How do I select good carbon offsets?
Wouldn’t it be helpful if there was practice guidance? How to ensure the environmental integrity (read: climate impact) of an emission reduction project and what questions to ask to reveal critical project information? The recently, published guide: “Securing Climate Benefit: A Guide to Using Carbon Offsets” does just that.
Offset credits can be an effective tool to compensate for emissions you cannot otherwise reduce or remove. (As we have discussed elsewhere, claiming to have purchased green power is generally NOT effective). However, deciding which carbon offset projects to buy credits from can be a daunting and difficult decision. One that is rife with the potential for public relation risks should a project turn out to be a dud or cause unintended harm to its surrounding community. Horror stories like these are easy to find, but like any market there are high and low-quality products and carbon offsets are no different.
This novel guide to purchasing carbon offsets, along with a companion website offsetguide.org, are open-access educational resources for businesses, organizations, and individuals looking to reduce their climate impact and increase confidence in their purchases of offset credits.
Dee Lawrence, Founder of the High Tide Foundation identified, “This new resource will help both businesses and individuals understand every aspect of carbon offsets – diligent research and background on quality, sound science, rigorous vetting, transparent pricing and permanence – and provide a deeper understanding of how quality carbon offsets are a key solution to help us reduce harmful greenhouse gas emissions and fight the climate crisis.”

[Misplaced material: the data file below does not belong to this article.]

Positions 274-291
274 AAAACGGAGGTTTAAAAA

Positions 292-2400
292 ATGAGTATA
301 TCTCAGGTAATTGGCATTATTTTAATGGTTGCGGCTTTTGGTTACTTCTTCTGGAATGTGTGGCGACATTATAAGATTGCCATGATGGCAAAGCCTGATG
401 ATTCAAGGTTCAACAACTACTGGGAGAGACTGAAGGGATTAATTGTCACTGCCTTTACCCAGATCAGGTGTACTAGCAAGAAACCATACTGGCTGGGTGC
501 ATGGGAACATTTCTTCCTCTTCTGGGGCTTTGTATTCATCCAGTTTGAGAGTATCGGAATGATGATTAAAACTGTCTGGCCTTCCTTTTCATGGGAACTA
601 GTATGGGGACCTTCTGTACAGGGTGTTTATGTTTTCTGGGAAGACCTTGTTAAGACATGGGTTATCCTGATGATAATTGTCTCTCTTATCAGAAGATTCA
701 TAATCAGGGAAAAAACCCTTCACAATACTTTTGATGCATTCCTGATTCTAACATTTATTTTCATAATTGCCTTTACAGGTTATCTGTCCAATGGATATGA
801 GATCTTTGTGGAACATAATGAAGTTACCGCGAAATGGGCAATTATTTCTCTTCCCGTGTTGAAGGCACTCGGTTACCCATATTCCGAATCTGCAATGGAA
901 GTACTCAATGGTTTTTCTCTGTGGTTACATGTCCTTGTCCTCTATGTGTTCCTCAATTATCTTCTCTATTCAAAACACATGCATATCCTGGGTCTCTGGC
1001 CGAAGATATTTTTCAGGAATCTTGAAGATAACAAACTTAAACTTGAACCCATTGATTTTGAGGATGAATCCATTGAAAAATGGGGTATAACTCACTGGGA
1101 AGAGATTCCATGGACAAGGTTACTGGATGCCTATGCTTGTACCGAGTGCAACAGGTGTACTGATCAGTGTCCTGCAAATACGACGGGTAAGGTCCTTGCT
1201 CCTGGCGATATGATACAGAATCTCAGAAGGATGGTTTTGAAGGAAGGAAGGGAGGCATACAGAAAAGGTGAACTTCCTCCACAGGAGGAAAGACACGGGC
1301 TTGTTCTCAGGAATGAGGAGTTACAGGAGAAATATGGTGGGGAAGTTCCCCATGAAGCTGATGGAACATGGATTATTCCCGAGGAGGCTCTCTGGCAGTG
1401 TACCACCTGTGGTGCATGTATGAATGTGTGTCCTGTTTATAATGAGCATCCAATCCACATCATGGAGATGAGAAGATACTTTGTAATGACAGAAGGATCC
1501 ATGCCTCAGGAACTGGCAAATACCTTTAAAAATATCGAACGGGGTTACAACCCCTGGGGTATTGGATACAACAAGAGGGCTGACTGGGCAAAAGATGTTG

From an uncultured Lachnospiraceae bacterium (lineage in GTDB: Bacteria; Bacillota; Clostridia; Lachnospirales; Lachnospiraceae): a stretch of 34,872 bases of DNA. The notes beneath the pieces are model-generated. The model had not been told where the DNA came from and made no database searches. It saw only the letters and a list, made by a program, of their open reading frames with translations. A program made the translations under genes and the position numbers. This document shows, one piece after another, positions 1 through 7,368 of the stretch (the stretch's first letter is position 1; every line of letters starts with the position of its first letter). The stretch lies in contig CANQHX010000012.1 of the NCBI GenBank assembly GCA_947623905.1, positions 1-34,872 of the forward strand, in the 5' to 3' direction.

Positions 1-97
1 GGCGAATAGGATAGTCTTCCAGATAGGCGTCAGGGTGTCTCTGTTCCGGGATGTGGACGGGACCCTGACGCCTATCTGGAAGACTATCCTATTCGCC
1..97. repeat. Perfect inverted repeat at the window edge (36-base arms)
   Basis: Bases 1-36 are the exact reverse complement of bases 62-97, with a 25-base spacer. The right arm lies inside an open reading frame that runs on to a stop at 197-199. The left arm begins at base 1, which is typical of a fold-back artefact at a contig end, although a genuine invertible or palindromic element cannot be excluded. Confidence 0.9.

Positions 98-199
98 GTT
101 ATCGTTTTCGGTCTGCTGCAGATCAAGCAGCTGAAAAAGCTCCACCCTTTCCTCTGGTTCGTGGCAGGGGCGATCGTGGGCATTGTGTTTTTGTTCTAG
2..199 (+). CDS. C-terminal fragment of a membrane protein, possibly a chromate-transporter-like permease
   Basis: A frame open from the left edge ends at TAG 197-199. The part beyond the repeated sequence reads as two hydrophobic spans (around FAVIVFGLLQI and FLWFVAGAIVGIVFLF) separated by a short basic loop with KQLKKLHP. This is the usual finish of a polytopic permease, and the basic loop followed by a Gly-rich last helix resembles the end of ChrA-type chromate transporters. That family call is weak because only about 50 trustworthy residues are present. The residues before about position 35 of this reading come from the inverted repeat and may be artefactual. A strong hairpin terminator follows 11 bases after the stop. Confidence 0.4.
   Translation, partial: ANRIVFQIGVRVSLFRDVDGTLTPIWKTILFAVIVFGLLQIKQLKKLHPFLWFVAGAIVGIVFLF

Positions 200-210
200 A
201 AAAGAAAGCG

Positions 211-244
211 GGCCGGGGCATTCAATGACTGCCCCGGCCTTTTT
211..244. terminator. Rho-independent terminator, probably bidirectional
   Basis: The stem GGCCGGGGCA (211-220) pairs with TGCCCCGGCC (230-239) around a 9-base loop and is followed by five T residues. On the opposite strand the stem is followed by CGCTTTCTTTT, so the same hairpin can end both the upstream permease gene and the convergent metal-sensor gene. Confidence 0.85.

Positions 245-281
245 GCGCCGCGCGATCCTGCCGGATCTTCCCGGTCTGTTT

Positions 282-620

The world of carbon offsets is comprised of many markets and programs and contains projects with varying levels of certainty regarding actual climate impact. Buyers are confronted with the task of navigating this technical and difficult to distinguish market, and distinguishing high-quality offsets from those that more likely to be low quality.
Acknowledging that institutional buyers typically do not have unlimited resources to spend researching before making an offset purchase decision, the guide provides multiple approaches based on your time available to perform due diligence. The guide ranks general risks associated with different project types – allowing buyers to select from the lowest risk project types without performing additional suggested due diligence. If time is available to perform project-level due diligence on your own, the guide provides a process for identifying offset projects that both match your organizational objectives and are of high quality.
This new guide was authored by the Greenhouse Gas Management Institute and the Stockholm Environment Institute through a grant made available by the High Tide Foundation.